Welcome back to part two of the Understanding Taxes series, where the process of actually paying taxes will be covered today. The American Tax system itself is already complicated enough with its multitude of different types of taxes, but adding on confusing processes of paying taxes and heaps of paperwork can lead to frustration and confusion, often causing issues for those who were unfortunate to not understand the complex tax system. However, this post is here to help explain how to overcome the prospect of paying taxes and to save you from any issues you may encounter in the future.
Federal and State Tax Brackets
Before we begin, an important misconception must be cleared up regarding tax brackets. In America, you pay a different percentage of tax on your income depending on how much you make. The 2021 Federal Tax Brackets for single filers are listed below. More information on tax brackets are available here.
Now, most people think that you only pay one tax percentage based on what you make. For example, a person making $150,000 would fall into the 24% tax bracket and would therefore pay 24% of $150,000 in taxes $36,000, meaning the person would walk away with $114,000, right? Not exactly. You would actually have to pay a 10% tax on any money earned up to $9,950, then a 12% tax on any income from $9,951 to $40,525 dollars, and so on. Using the $150,000 income as an example, the third column shows that you would owe $14,751 dollars in taxes and 24% based on how much you make above $86,375 (in this case, that would be $15,270, meaning you would pay a grand total of $30,021 in federal income taxes on a $150,000 salary). You must fill each “pocket” with money until you run out of money and then each “pocket” of money is taxed at a different rate until all of your money has been taxed. Get it? Good. State tax brackets work similarly but depend based on the state.
The W-4 Form
Before you start paying taxes, there is actually a bit of admin to get through. First of all, you need to have a job with a taxable income, known as your gross income, agreed upon by you and the employer. After this, you fill out a W-4 Form, which can be described as a “miniature tax form,” where it asks for information such as if you are married or single, if you have kids/dependents, and more. These were known as personal allowances but were changed last year and made much easier. In short, personal allowances were essentially exemptions from paying taxes based on certain qualifications you met, such as having a working spouse or having dependents. If you didn’t claim any allowances, the employer could withhold the maximum amount possible from your paycheck. If you didn’t claim enough allowances, then you would have overpaid taxes and could get a refund from the IRS, and if you claimed too many allowances, you would owe the IRS more money (also, quick note, withholding taxes means that the employer would reduce your paycheck and use your salary to pay taxes gradually over the year rather than paying them all at once come tax season).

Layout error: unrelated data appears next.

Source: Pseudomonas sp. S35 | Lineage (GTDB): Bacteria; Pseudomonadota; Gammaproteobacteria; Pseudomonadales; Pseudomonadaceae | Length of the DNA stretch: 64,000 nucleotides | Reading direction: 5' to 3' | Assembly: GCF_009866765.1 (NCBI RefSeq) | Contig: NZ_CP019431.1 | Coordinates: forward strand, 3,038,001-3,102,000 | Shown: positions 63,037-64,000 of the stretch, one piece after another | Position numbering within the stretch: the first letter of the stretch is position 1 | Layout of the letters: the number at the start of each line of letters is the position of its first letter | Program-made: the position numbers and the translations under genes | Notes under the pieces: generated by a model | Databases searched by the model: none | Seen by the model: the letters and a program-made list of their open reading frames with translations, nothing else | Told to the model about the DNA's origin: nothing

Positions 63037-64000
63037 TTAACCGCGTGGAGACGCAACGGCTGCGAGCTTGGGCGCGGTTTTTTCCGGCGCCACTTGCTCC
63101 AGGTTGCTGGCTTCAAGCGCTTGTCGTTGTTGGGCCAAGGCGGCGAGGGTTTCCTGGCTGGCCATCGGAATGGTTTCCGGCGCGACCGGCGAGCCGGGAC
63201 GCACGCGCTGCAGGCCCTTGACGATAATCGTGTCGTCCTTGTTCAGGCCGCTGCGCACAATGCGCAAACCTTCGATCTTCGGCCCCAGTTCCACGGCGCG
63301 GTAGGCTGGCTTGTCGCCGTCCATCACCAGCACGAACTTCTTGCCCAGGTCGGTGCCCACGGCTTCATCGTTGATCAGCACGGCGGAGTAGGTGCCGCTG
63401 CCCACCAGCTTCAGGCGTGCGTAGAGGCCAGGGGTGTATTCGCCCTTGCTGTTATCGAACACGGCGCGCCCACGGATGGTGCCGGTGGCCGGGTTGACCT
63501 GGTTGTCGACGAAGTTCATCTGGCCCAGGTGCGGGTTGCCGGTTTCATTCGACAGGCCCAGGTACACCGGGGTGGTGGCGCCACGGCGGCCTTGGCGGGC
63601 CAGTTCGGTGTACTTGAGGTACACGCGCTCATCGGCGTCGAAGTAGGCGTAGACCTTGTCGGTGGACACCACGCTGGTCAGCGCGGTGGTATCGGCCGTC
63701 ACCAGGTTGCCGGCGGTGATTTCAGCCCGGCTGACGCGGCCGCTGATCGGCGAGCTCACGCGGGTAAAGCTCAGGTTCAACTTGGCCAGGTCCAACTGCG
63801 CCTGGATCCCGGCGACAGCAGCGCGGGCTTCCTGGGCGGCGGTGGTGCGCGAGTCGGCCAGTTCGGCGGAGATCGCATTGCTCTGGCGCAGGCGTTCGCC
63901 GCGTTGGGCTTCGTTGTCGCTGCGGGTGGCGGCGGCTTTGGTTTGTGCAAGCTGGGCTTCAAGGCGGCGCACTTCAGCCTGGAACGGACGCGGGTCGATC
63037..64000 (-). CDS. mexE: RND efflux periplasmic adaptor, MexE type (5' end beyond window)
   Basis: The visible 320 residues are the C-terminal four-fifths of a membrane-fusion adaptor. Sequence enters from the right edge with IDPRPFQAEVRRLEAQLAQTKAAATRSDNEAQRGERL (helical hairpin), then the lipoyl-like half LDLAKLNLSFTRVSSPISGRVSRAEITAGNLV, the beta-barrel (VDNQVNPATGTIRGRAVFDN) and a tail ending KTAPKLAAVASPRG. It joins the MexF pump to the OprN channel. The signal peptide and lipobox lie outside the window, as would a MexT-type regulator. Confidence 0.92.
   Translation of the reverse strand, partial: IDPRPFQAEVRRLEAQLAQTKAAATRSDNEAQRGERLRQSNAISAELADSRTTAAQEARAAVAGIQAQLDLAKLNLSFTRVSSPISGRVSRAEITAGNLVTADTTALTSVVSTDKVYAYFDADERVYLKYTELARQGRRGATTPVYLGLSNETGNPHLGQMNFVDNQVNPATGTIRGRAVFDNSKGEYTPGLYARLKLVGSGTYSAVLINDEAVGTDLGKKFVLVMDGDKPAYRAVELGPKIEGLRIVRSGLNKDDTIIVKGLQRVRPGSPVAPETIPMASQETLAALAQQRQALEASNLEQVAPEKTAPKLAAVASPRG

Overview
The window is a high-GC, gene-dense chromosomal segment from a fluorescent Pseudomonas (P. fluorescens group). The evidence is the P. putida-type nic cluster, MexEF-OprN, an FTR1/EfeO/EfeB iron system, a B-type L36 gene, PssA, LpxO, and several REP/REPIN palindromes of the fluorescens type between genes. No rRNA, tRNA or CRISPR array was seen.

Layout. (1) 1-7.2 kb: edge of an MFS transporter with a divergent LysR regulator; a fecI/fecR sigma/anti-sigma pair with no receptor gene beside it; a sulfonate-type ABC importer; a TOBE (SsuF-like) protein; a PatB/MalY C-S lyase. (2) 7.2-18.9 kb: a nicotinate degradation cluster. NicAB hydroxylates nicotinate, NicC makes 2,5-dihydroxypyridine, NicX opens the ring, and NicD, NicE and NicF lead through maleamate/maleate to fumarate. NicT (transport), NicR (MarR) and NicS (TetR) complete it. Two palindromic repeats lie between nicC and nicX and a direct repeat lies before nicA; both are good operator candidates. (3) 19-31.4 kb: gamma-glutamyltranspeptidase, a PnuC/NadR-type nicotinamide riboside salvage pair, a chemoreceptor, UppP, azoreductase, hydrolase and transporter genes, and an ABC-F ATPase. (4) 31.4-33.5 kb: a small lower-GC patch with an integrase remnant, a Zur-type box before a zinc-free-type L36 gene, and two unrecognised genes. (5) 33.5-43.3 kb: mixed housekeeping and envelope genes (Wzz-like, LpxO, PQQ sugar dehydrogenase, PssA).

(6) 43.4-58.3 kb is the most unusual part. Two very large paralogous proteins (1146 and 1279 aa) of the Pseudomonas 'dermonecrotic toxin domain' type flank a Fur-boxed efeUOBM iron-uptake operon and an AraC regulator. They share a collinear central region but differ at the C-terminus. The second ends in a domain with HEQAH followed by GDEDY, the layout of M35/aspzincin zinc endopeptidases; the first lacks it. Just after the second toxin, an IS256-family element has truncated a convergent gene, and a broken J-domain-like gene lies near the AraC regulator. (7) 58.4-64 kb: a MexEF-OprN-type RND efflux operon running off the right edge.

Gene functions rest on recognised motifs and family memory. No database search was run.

The revised W-4 Form now offers an easier way to complete this, allowing you to claim dependents and deductions and to list any other sources of income that may qualify you for paying less through the year. It’s important to get these as precise as possible, as the correct amount of claims can lead to larger paychecks and less of a headache when tax season rolls around.
Filing Income Taxes